The U.S. Department of Labor’s (DOL) Wage and Hour Division (WHD) recently published guidance addressing employer obligations to track employee hours while teleworking. Even though the guidance is being issued in part because of the increase in teleworking arrangements during the COVID-19 crisis, the agency emphasized it applies to all telework or remote work arrangements, not just those caused by the pandemic.
Under the Fair Labor Standards Act (FLSA), employers must pay an employee for all “hours worked.” The hours include any time she spent that was “suffered or permitted” by the employer, even if it wasn’t requested or authorized. The law expects employers to “make every effort” to exercise control over the workplace and prevent employees from performing any unwanted work.
In a nutshell, if you know or have reason to believe work is being performed, the time is “hours worked.” You must pay for all hours worked, even if you had a rule against performing the work in the first place.
The WHD’s guidance underscores and notes “employers must pay for all hours worked that [they] know or [have] reason to believe was performed.” If you’re aware of hours worked, whether through a time system or other means, you’re responsible for paying the employee even if the hours were unauthorized.
Most important, the guidance applies a “reasonable diligence” standard to determine when employers have “reason to believe” work was performed. The standard focuses on what work time you should have known about, not what you could have known.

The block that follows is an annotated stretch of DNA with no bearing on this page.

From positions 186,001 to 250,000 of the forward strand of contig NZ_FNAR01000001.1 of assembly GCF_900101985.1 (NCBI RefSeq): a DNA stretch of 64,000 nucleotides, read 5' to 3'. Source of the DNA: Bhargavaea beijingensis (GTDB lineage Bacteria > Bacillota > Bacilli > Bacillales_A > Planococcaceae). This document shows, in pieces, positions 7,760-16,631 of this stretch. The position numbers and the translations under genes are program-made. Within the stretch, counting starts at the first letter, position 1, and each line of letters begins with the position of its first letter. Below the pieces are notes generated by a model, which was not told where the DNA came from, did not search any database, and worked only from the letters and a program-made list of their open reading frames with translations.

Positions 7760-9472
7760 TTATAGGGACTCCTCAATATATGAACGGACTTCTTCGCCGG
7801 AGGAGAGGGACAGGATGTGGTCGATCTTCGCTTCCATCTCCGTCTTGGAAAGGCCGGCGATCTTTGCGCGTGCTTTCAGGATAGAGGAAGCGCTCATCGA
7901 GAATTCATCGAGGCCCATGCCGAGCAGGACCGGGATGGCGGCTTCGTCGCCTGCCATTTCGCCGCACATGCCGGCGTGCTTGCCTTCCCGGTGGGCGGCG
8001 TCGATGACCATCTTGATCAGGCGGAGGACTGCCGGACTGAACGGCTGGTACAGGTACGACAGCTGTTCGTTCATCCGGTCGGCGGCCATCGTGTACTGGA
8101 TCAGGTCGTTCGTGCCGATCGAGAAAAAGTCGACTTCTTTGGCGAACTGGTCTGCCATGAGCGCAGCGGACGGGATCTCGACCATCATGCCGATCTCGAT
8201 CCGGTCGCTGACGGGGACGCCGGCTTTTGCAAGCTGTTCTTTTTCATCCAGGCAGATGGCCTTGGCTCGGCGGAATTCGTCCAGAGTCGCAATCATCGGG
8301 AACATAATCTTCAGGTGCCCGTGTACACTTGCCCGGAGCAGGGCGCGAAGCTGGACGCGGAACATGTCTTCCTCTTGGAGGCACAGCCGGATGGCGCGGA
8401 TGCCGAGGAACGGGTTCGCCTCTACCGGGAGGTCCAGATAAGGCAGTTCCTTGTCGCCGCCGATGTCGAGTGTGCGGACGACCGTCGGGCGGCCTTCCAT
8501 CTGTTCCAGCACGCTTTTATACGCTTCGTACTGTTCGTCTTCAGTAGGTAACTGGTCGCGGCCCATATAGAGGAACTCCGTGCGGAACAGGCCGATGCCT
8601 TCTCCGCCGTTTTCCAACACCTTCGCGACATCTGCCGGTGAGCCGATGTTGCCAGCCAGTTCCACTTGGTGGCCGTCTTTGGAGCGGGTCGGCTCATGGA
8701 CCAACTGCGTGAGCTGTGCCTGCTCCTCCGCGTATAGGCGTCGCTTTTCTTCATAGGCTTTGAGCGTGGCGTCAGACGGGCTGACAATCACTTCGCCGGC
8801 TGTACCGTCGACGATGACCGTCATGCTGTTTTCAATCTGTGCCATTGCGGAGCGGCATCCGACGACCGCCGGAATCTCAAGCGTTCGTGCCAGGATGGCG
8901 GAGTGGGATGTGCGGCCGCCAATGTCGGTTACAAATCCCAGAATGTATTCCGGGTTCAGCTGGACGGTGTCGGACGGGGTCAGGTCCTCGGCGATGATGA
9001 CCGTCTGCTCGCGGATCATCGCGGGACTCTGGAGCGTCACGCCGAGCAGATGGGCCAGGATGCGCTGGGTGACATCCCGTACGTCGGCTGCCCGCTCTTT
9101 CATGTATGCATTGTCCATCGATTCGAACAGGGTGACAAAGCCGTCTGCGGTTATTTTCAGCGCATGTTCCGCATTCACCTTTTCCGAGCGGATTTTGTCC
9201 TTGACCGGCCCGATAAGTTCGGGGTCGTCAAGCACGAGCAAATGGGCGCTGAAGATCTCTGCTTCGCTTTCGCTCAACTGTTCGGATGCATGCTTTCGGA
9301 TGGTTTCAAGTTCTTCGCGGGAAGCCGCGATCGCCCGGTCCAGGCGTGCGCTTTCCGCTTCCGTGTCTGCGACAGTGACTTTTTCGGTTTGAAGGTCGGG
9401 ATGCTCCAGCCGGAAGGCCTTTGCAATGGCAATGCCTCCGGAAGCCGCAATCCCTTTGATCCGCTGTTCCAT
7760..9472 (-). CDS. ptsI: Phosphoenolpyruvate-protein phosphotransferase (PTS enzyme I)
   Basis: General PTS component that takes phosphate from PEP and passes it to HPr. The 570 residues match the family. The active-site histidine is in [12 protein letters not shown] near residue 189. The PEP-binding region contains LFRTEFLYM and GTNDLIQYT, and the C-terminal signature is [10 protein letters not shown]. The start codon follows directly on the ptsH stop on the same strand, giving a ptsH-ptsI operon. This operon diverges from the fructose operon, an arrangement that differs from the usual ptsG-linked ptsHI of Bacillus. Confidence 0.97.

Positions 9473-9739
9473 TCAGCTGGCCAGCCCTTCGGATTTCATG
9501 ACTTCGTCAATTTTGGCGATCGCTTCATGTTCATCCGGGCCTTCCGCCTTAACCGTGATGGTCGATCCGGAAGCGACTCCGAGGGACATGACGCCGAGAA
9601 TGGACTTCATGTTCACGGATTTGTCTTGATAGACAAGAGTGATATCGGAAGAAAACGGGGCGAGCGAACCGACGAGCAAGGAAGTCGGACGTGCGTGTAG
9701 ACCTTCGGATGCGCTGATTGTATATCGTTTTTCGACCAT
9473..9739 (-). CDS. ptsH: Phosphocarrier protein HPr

Though you could be liable if you actually know about an employee working uncompensated hours, you aren’t required to sift through any available data (e.g., network access times or phone calls to supervisors) to determine whether employees are recording their time accurately.
You can exercise reasonable diligence by creating a mechanism to learn what hours employees are working. The WHD guidance encourages you to set up a process for employees to report uncompensated work time. You must train employees on the process and can’t discourage or impede the accurate reporting of additional hours worked.
Once you have put in place a process to report uncompensated work time, employees are responsible for reporting uncompensated time through the mechanism provided. If they fail to do so, you generally aren’t required to investigate the matter further.
Next Steps for Employers
Evaluate your time-reporting mechanisms to ensure employees can report uncompensated work hours, especially time worked at home. Once the mechanism is established, you should train employees to know the appropriate work times and report any uncompensated hours.
Stacey L. Smiricky, Susan W. Kline, and Taylor L. Haran are employment law attorneys with Faegre Drinker. You can reach them at firstname.lastname@example.org, email@example.com, or firstname.lastname@example.org.